The effect of phytoplankton properties on the ingestion rate of marine snow by Calanus pacificus

Grace Frances Cawley1, Jennifer C. Prairie1 and Moira D├ęcima2, (1)University of San Diego, Environmental and Ocean Sciences, San Diego, CA, United States, (2)National Institute of Water and Atmospheric Research, Wellington, New Zealand
The aggregation of phytoplankton into marine snow provides a mechanism by which smaller particles can coagulate to form larger particles, as well as creating microcosm environments for microbial dynamics. Marine snow can be readily transported to the deep ocean, consumed at various depths, or sequestered from the atmosphere on millennial time-scales. Zooplankton interacting with these large carbon-rich aggregates can obtain nutrition in environments where the phytoplankton size-spectra is small and not directly available, enhancing the possibility of obtaining adequate nutrition in environments dominated by small cells. In addition, interactions between zooplankton and marine snow can result in fragmentation, thus affecting the particle sinking rate and changing the export of carbon. Unfortunately, these interactions are understudied and poorly understood. Our research focuses on the factors affecting copepods feeding on marine snow, and will provide insight into the role of this food source in planktonic trophic dynamics and export of carbon to depth.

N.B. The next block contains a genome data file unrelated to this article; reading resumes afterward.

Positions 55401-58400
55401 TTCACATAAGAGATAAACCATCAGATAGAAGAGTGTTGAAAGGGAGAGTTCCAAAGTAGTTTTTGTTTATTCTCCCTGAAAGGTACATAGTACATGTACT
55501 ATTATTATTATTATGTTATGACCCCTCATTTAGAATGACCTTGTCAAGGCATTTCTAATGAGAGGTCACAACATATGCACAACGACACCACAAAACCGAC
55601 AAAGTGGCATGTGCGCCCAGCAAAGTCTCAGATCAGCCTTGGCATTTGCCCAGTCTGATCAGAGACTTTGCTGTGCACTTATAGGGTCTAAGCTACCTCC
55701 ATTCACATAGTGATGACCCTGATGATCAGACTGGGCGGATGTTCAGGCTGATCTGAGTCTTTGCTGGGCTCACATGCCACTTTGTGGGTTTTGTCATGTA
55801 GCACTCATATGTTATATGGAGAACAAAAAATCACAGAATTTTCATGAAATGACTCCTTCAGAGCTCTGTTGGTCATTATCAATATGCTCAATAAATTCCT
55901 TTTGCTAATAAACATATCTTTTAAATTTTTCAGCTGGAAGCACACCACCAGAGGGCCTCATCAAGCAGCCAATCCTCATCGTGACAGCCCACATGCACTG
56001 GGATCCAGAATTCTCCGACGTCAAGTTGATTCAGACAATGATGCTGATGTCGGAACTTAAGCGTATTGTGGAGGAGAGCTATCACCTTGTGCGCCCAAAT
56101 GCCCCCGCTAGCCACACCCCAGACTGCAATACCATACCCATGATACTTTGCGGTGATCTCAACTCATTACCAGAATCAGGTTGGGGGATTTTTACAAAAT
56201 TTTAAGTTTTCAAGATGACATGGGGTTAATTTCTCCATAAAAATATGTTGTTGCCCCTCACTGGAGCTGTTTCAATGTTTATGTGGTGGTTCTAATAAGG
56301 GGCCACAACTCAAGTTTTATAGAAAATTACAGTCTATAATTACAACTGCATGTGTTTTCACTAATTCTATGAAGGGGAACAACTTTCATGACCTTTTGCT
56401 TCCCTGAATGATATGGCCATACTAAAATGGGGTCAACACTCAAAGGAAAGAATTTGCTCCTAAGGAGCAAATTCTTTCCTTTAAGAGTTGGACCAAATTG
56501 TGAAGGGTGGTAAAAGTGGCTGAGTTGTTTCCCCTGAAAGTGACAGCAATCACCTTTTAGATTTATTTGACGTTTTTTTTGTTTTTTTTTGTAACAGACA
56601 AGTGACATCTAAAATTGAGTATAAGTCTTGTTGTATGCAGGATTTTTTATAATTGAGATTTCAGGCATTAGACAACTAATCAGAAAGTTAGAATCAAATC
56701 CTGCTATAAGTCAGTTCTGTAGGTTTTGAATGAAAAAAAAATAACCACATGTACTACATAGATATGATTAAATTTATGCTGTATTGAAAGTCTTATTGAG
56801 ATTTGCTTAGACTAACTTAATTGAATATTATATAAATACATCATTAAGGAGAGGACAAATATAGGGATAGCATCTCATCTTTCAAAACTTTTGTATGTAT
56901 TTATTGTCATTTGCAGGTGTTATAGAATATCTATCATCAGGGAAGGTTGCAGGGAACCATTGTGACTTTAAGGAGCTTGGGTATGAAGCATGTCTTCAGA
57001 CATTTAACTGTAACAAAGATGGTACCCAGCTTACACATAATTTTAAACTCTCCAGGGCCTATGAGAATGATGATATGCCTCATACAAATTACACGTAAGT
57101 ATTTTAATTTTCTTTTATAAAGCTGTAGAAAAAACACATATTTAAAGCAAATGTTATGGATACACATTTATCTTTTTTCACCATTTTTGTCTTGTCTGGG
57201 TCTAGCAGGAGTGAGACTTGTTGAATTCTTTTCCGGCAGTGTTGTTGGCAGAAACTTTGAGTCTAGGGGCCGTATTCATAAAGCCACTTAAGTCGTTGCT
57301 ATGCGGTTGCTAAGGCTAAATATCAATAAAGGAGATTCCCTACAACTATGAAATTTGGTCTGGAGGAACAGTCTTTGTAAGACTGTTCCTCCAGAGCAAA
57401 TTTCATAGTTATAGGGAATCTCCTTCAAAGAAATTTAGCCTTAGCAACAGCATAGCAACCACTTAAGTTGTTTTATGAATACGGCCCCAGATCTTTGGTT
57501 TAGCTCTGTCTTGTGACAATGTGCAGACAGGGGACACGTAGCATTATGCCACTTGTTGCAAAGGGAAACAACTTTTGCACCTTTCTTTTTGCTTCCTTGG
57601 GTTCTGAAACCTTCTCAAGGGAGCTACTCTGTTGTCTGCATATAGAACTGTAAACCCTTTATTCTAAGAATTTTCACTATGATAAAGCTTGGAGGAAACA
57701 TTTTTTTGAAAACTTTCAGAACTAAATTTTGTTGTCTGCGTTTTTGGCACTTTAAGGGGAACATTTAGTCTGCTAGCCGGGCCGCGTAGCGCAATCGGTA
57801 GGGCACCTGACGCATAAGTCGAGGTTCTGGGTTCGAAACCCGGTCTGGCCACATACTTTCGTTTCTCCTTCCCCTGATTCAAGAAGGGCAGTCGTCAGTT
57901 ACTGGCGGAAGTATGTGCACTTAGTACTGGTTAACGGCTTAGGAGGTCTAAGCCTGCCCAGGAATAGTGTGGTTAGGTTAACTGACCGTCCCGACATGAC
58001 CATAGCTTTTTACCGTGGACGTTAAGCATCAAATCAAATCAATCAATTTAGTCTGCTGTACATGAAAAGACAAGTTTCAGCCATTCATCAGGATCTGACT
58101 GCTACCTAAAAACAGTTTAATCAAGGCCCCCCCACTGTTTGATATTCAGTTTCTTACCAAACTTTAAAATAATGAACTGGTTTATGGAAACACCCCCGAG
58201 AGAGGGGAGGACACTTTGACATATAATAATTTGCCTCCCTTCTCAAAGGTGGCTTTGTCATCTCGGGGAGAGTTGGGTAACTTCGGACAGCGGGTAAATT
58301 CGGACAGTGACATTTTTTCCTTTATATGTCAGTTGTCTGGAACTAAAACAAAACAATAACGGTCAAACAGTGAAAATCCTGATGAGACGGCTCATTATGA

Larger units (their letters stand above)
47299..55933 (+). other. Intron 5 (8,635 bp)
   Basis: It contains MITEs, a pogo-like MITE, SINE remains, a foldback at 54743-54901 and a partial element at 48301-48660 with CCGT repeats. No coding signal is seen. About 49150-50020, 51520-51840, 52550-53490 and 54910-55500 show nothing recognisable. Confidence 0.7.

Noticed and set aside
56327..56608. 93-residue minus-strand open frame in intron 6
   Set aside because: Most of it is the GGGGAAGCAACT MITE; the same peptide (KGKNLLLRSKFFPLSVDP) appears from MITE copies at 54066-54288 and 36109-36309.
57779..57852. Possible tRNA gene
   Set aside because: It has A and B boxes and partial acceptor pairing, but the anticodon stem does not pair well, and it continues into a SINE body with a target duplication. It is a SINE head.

We conducted a series of grazing experiments using gut pigment and stable isotope methods to quantify the ingestion rate of the copepod, Calanus pacificus, on marine snow aggregates in comparison to their ingestion rate on individual phytoplankton. We also examined how the ingestion of copepods on marine snow was affected by the phytoplankton species and phytoplankton growth phase from which the aggregates were formed. Results demonstrate that marine snow is consumed at comparable or higher rates than individual phytoplankton and may partially depend on phytoplankton growth phase. This suggests that marine snow is likely an important food source for copepods but that its role in planktonic food webs may differ depending on the stage of phytoplankton blooms.